I didn't give it much thought at the time. But now in 2020, in the age of Trump and of Trump Derangement, I'm giving the notion of secular religion a second thought. I am surprised at the number of scientifically-illiterate people who not only express vociferous support for political agendas based on climate change, but who dedicate much of their life to the Climate Justice movement. As an astrophysicist I recognize that one must have a strong familiarity with mathematics, statistics, and the relevant literature in order to be conversant in my own field, and I know that the same is true of climate science. That's why I hesitate to form opinions on climate science, and generally accept that the published, peer-reviewed science is correct. Yet there is a large number of people who espouse support for Climate Justice and who make claims that are not supported by climate scientists, including the belief that the world is ending in ten years and that it is necessary to abstain from beef. The latter is interesting because I abstain from beef (indeed all meat) out of a religious adherence to Hinduism. The Climate Justice adherents have replicated my practice via an entirely different belief system. The former is interesting because it is reminiscent of evangelical belief in the rapture. I used to challenge believers in the rapture to sell me their houses at a fraction of the cost of purchase. I could just as well offer the same challenge to Climate Justice believers. If you believe that President Trump is ending the world in ten years via climate change, you should sell me your house for whatever reasonable price I am willing to offer you, since you won't be needing it for very long.

 

It seems to me that the human need to believe in gods has resulted in the pseudoscientific Climate Justice movement. I don't see how those of us who are committed to secularism can treat it differently than we do evangelical Christianity. The latter has caused us more personal harm and loss. But the former harbors the same potential for political and social persecution. It even has its own indulgences in the form of "carbon credits" (note: I realized this analogy independently before I heard it stated by conservative commentators). Let me be clear in that I don't see Climate Justice advocates torturing men in dungeons as the original inquisitors did. But they do often seek to economically harm dissenters by terminating the employment of anyone who doesn't believe in an imminent apocalypse or substantive lifestyle changes. It seems to me that for Western atheists, Climate Justice offers a reasonable alternative to Jesus Christ for those who crave a religious paradigm.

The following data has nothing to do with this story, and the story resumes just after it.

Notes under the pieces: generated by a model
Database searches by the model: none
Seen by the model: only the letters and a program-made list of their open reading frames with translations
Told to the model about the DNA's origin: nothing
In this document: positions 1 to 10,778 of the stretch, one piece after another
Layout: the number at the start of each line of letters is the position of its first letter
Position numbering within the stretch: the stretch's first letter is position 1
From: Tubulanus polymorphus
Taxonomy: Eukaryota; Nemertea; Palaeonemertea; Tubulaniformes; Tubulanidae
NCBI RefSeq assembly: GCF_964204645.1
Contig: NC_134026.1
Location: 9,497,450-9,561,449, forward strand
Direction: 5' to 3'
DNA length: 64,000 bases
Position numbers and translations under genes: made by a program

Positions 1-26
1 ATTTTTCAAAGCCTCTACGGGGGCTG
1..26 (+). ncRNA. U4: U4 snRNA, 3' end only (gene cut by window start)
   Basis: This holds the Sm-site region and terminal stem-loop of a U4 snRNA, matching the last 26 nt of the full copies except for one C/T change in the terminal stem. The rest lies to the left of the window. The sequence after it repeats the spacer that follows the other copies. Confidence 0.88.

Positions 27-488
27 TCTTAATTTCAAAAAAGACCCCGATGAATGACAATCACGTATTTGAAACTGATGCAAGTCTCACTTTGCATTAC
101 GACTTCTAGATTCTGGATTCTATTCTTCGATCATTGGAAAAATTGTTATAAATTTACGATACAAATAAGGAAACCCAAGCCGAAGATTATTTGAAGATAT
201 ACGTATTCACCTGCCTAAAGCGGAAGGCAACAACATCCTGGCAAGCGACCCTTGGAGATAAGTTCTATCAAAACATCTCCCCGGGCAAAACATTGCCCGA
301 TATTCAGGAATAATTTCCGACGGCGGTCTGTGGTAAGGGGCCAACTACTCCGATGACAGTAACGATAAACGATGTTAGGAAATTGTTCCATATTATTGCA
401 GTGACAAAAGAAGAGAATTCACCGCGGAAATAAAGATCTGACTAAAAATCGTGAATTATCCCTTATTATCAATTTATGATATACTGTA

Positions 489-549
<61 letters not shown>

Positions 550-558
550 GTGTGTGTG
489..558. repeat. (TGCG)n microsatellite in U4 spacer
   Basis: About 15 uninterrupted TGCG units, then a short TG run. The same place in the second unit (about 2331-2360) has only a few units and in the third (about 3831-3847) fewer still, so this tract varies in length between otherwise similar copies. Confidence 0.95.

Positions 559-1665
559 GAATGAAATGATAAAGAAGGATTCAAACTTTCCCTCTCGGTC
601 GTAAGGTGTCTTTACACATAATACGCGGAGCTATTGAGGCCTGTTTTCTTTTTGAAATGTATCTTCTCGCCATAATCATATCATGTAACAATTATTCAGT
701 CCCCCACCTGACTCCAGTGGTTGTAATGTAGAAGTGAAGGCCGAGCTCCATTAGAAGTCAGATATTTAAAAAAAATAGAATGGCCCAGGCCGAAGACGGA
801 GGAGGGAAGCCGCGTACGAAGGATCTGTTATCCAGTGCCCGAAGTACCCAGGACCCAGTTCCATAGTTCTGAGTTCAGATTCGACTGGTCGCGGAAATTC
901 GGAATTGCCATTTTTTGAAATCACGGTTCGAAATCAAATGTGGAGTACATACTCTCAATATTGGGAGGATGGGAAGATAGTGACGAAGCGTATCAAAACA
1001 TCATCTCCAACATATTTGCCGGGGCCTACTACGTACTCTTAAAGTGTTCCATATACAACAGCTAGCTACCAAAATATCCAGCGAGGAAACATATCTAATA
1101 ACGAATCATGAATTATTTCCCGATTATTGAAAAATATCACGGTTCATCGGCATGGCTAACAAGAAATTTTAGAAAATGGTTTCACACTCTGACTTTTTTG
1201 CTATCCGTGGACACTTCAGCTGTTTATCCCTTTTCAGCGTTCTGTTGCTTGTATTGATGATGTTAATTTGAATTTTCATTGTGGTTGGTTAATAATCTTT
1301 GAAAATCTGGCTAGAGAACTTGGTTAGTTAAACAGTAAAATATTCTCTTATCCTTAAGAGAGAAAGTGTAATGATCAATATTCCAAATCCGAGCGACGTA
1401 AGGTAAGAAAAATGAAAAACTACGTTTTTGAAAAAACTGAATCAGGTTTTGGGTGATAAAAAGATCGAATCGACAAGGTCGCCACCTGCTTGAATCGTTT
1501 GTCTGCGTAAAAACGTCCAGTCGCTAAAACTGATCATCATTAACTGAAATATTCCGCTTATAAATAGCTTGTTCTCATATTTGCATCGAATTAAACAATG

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27 minutes ago, Bhim said:

@Joshpantera, we've discussed in the past how religion may be an evolutionary adaptation, and thus is something that can't be entirely eschewed by most people in the short term. Since I'm the guy who makes everything about Trump, I'll venture into forbidden territory: do you think that far-left ideologies like Climate Justice (note that I did not say climate science) are replacing religion among Western atheists?

 

I think it's undeniable. 

 

36 minutes ago, Bhim said:

As an astrophysicist I recognize that one must have a strong familiarity with mathematics, statistics, and the relevant literature in order to be conversant in my own field, and I know that the same is true of climate science. That's why I hesitate to form opinions on climate science, and generally accept that the published, peer-reviewed science is correct. Yet there is a large number of people who espouse support for Climate Justice and who make claims that are not supported by climate scientists, including the belief that the world is ending in ten years and that it is necessary to abstain from beef.